The pattern and rates of cell division along the body column may differ by species. Paul Brien deserves credit for the discovery of “La zone de croissance sous hypostomiale” (Brien’s sub-hypostomal growth zone) in Hydra fusca, and Allison Burnett for stretching Brien’s growth zone to the gastric and budding regions in H. viridis and H. pseudoligactis (H. canadensis) [27,28]. In H. littoralis, a distal zone of elevated mitotic activity appears among epidermal epitheliomuscular cells, but cell proliferation peaks in the budding region for interstitial cells and gastrodermal epitheliomuscular cells [15,16,23,24,29].

HYDRAS REGULATE THEIR DIMENSIONS

Hydra’s buds elongate while attached to parents through the acquisition of parental cells and intrinsic growth [2,3,30]. With adequate and regular feeding, detached hydra buds cultured in incubators at suitable temperatures, reached their maximum lengthen and begin budding after about two weeks [31]. These hydras will remain at this maximum length and sustain this budding rate thereafter as long as conditions remain the same.

These hydras may be said to have reached an equilibrium at which their cell number and the number of buds present per parent, are approximately constant (albeit not indefinitely: i.e., members of the Oligactis group of hydras (H. oligactis, H. oxycnida, H. canadensis) age and die following the induction of sexuality by lowered temperature [4,32].

Hydras lengthened by grafting additional gastric regions into a body column will shrink through excess budding and hydras shrunken, for example, by starvation or following the experimental elimination of interstitial cells by any of a variety of treatments (colchicine, nitrogen mustard, hydroxyurea, urethane, or lowered temperature) will elongate following the resumption of feeding and restoration of interstitial cells [12,33-39]. Moreover, these hydras will resume budding.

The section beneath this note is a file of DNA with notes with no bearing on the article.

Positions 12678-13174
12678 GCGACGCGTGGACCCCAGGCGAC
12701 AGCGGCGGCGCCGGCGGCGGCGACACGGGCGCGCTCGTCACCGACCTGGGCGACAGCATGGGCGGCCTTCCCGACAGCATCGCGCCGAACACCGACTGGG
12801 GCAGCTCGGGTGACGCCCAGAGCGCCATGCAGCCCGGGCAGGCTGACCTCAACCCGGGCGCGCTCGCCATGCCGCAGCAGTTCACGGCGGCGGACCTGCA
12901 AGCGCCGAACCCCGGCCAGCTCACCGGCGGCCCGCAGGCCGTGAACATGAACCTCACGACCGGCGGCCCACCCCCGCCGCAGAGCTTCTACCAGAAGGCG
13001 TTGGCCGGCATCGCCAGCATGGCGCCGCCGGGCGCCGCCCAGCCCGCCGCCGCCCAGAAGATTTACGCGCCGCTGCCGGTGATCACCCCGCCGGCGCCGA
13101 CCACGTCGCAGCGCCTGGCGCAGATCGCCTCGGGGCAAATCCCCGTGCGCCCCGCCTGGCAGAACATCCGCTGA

HYDRA'S BODY CELLS MOVE TOWARD THE BUDDING REGION

Wherever they are produced, body cells converge toward the budding region [3,15,16,23,24,40]. The mesoglea would seem to be a substratum for this cell movement rather than a glue holding the epithelial layers together, since epidermal cells move faster than their larger gastrodermal counterpart [1,3,15,23,24]. It would seem that the longitudinal muscle extensions of epidermal cells aid the cells crawling over the mesoglea [41]. Indeed, epidermal cells have been seen migrating over experimentally denuded mesoglea [42].

HYDRAS EMPLOY PARENTAL CELLS IN BUD SPROUTS

Budding rates are proportional to overall rates of cell division rather than the rate in the budding region [15,43,29]. In Hydra viridis (Chlorohydra viridissima) the rate of cell division among gastrodermal (digestive) cells in freshly detached buds is the same as the rate on buds still on parents [3,44]. Thus, neither cell division in the budding region nor on buds is accelerated. Budding, it would seem, takes place in the budding region with cells produced on the parent’s body column following their movement toward and accumulation in the budding region.